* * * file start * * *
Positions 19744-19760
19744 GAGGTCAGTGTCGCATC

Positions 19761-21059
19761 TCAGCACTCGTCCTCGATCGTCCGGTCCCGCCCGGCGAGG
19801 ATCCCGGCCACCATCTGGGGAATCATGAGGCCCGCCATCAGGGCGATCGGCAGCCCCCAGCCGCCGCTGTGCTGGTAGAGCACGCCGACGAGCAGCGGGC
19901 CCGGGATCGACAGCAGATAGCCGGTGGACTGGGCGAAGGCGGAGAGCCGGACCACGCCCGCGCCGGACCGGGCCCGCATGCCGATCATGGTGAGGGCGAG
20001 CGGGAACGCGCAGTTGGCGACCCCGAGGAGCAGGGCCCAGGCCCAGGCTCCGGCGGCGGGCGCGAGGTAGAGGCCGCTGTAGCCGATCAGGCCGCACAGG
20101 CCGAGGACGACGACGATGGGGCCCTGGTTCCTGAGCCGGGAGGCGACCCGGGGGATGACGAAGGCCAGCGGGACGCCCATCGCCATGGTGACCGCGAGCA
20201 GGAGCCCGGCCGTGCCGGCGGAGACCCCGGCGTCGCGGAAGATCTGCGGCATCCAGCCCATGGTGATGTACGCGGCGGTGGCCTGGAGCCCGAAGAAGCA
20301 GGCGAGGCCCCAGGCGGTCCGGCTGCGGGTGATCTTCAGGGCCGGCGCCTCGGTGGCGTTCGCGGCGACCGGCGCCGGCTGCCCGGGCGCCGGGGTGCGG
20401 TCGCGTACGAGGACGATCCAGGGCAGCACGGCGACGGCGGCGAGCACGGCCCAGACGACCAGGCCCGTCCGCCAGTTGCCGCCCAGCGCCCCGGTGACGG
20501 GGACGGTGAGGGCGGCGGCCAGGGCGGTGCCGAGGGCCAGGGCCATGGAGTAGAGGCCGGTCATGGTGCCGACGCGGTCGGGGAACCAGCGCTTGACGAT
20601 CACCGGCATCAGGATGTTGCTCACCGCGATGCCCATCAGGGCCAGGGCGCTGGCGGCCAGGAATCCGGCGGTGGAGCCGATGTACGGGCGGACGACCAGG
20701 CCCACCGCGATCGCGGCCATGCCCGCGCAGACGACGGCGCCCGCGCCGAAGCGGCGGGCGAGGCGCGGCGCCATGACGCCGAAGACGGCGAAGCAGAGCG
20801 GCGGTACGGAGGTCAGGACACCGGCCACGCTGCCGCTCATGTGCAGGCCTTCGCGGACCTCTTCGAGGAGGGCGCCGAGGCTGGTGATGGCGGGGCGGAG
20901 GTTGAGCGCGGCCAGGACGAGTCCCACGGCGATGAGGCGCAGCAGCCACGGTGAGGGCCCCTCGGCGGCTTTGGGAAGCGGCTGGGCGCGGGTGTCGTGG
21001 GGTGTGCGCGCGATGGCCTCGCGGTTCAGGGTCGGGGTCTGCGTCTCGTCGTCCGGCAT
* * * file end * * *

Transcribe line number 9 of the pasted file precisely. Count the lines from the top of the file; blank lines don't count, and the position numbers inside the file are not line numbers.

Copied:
20201 GGAGCCCGGCCGTGCCGGCGGAGACCCCGGCGTCGCGGAAGATCTGCGGCATCCAGCCCATGGTGATGTACGCGGCGGTGGCCTGGAGCCCGAAGAAGCA